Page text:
Again the only really serious attempt at pushing money onto the Linux desktop is that of Canonical. I suppose their endgame is to make Ubuntu the enterprise desktop choice and OEM deals where it's preinstalled?

That said Ubuntu has certainly made a huge splash in the (albeit small) Linux desktop pond, and I'd certainly attest to it being the most user-friendly and polished out-of-the-box distro I've come across (yes, even with Unity!).

And while I personally prefer distros like Arch, Gentoo etc where you have total control, I find that Ubuntu is the one I recommend to Linux newcomers and it's also what I've installed for my parents. It will also be interesting to see how they will leverage the potential that native Steam brings, and how (if) it will mesh with their own app store.

Reply Parent Score: 5

ricegf Member since:
2007-04-25

Canonical has reported about 20 million desktop/laptop users (based on unique IP addresses to their update servers), but more importantly, they have a serious monetization strategy that includes:

* An excellent store for both free and paid products (Software Center) built on apt that tightly links to their OS (e.g., Unity Dash shows both installed and available products matching my search, and purchasing and installing the available products is as simple as clicking the one I want)

* An excellent cloud service (UbuntuOne) that sells media and offers automated off-site backups, highly customized multi-OS synchronization, collaboration, etc.

* An active vendor affinity program for pre-installs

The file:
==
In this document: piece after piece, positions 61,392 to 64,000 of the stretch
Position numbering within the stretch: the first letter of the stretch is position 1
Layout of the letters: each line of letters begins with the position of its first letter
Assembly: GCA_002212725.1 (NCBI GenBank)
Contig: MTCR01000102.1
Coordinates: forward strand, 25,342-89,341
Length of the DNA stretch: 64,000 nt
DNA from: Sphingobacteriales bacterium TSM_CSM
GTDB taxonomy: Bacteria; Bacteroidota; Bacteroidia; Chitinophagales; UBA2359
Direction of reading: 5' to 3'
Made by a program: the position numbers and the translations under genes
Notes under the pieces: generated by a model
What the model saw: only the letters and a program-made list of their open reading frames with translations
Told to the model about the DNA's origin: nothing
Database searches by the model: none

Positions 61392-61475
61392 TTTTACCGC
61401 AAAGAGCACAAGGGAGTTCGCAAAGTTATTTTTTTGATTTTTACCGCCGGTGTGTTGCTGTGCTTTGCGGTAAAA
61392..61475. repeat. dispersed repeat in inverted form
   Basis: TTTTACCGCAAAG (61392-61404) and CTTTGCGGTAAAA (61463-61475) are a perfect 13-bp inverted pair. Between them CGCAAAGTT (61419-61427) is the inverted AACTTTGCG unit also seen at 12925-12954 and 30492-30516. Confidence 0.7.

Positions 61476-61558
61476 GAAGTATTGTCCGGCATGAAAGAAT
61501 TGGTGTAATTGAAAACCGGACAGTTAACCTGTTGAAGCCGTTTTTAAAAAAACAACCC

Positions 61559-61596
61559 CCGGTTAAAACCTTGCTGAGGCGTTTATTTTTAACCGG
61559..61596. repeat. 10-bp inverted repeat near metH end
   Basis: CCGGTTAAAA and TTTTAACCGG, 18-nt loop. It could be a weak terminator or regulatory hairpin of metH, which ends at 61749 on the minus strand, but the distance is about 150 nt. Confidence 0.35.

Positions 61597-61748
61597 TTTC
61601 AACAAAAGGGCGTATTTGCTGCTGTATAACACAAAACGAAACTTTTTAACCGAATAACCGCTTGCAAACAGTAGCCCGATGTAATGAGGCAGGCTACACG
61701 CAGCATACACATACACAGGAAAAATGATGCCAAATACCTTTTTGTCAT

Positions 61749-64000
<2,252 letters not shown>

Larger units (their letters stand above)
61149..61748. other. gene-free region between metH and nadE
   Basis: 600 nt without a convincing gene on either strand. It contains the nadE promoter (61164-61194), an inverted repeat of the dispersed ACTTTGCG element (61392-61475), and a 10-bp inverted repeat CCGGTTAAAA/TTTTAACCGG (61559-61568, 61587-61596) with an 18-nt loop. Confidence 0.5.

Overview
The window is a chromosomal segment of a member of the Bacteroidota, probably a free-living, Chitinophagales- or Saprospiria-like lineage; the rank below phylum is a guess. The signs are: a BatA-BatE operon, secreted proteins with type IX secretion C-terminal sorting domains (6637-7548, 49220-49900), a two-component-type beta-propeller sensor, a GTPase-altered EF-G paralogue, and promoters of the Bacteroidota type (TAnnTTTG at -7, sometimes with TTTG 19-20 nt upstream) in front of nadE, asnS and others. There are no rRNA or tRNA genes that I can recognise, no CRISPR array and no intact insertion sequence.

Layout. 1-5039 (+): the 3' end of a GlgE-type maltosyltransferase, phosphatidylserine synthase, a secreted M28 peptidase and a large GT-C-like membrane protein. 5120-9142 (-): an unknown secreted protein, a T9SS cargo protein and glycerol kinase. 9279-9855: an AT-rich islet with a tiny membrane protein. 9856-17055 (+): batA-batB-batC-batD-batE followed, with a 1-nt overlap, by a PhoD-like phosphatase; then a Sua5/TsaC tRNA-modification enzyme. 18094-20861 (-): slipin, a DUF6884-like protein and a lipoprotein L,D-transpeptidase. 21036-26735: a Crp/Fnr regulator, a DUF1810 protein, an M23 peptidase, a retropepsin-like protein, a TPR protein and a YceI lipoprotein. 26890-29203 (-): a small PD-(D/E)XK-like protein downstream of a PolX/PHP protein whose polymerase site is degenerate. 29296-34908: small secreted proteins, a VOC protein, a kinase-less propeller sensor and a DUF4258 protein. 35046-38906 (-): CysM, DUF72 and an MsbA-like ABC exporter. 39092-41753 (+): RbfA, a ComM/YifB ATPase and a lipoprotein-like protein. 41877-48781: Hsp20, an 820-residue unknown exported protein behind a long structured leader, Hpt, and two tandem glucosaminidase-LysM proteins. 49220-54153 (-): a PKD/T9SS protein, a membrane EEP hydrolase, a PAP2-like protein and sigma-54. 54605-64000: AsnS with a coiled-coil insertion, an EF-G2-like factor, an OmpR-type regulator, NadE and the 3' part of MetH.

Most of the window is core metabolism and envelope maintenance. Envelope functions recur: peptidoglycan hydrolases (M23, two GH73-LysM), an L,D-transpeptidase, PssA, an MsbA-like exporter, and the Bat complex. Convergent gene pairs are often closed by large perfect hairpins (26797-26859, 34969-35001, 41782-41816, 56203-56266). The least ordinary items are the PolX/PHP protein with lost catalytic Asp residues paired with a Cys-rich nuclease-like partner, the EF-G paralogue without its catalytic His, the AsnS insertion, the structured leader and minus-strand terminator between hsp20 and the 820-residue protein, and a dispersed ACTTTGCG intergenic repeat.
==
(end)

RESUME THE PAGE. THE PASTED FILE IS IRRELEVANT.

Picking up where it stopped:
* A cross-product strategy covering desktops/laptops, servers, tablets, smartphones, TVs, and other embedded opportunities.

You can argue over whether they will succeed or fail in the long-term, but their founder has exceptionally deep pockets, extensive business experience, and a strong ideological commitment to "paying forward" the FOSS philosophy that he credits with enabling him to make is billions.

I'm a paying customer, so you needn't ask on which side I would argue. :-)

Reply Parent Score: 4

RE[2]: Tired warn out company...
by oper on Sun 2nd Sep 2012 08:33 in reply to "RE: Tired warn out company..."
oper Member since:
2012-08-30

your competitors get the fruits of your labor thanks to the GPL

Some fruits, not all. And you get some fruits of the labor of your competitors thanks to the GPL. This way your company is not forced to develop a whole operating system and its applications.

Reply Parent Score: 2

marcus0263 Member since:
2007-06-02

A big problem with dumping money into the Linux desktop is that your competitors get the fruits of your labor thanks to the GPL. Red Hat has managed to get around this by selling a brand name and pricey support to enterprise but that same model doesn't work on the desktop (and Linux fans please note that the Red Hat CEO acknowledged this).


Nope, company I work for we use Linux as our base. We do contribute back to the community but we also maintain some proprietary code. There is a fortune to be made in maintenance, support contracts and consulting for the Enterprise. That's were the real $$$ are generated.

Reply Parent Score: 3